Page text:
Let me finish tonight with this.
Barack Obama is a man of history. His very life was an event--this meeting of an American woman from Kansas with a student from Kenya. His success, leading up to his selection as editor of the Harvard Law Review, was eventful. Extraordinary, really. As he put it in that great speech in Boston eight years ago, "Only in this country is my story possible."
As I speak tonight, he has been our president for three and a half years, and we are used to something that is extraordinary: an African-American president in the White House.
And yesterday, he did it again: becoming the president who declared himself for same-sex marriage. Years, decades from now, they will not be talking about the circumstances, merely the extraordinary fact that no one else had ever done it. He did it. He, Barack Obama.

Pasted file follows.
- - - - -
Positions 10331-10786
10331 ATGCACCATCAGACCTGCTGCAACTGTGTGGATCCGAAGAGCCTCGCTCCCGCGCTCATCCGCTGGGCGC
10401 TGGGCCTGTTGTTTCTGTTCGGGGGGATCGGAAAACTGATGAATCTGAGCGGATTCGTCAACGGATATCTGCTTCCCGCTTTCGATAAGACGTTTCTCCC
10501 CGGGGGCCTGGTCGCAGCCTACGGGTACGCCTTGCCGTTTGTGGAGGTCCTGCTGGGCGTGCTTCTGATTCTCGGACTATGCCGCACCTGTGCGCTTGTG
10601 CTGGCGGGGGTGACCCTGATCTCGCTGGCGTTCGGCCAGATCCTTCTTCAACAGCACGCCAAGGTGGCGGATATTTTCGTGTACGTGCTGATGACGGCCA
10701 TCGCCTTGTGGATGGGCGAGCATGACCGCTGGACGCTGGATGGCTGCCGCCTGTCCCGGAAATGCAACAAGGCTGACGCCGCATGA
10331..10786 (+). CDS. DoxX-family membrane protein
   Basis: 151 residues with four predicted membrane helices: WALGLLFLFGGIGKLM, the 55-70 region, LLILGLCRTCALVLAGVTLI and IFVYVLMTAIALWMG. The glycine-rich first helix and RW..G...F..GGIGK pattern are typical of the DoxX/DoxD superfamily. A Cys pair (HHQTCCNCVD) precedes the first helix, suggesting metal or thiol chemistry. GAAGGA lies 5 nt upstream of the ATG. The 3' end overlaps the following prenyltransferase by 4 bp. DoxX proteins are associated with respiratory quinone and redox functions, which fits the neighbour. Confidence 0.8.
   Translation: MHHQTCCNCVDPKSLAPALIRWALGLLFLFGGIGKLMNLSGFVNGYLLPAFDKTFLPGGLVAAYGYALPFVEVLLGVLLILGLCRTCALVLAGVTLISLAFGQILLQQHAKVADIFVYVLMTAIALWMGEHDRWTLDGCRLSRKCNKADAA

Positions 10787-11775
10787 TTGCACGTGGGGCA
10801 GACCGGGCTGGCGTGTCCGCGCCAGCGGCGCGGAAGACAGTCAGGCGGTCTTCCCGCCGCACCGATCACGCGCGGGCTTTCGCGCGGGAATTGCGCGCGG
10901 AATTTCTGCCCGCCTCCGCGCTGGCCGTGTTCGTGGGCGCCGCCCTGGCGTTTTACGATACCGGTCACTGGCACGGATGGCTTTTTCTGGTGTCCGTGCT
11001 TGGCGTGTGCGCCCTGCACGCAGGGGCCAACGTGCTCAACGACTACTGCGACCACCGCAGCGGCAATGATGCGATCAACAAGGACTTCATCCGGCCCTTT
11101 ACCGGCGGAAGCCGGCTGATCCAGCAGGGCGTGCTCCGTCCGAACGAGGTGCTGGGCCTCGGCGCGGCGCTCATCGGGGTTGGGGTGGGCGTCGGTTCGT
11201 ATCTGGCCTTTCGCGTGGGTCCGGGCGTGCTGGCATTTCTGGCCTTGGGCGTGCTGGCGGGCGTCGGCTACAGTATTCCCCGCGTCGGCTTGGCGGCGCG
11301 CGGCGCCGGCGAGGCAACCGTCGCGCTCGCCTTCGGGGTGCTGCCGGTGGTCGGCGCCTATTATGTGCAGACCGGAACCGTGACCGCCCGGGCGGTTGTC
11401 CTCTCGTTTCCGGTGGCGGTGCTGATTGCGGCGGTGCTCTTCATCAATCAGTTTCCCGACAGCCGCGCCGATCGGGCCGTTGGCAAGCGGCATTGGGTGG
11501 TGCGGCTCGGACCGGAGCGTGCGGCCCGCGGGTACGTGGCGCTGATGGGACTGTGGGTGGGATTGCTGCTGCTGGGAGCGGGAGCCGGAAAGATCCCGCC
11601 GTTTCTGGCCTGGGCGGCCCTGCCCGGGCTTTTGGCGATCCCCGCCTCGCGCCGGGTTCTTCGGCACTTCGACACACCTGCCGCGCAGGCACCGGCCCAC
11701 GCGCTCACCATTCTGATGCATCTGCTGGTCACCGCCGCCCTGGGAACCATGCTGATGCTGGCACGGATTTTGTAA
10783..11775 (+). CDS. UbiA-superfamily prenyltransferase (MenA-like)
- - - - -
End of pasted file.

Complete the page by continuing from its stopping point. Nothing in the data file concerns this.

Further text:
And so we move on, perhaps, to more history.
One thing I have come to believe, and it is political in nature, that this is what Barack Obama needs to be doing: making history. The moment he becomes just another president, maintaining the way things are, he will lose himself, his historic self. He is, I guess I'm saying, as much a captive of history as a captor. He needs to be making history over and over again, because if he stops, he stops being what he can be, and the American people will know it.
Just think of this before you think of the politics: if you are black in this country, you know that a black man can be president because one is. If you are gay, you know that America, at its most idealistic, stands for your right to love because an American president has now declared as much.
We live in a powerful time, and, as long as Barack Obama is at the helm, it will continue.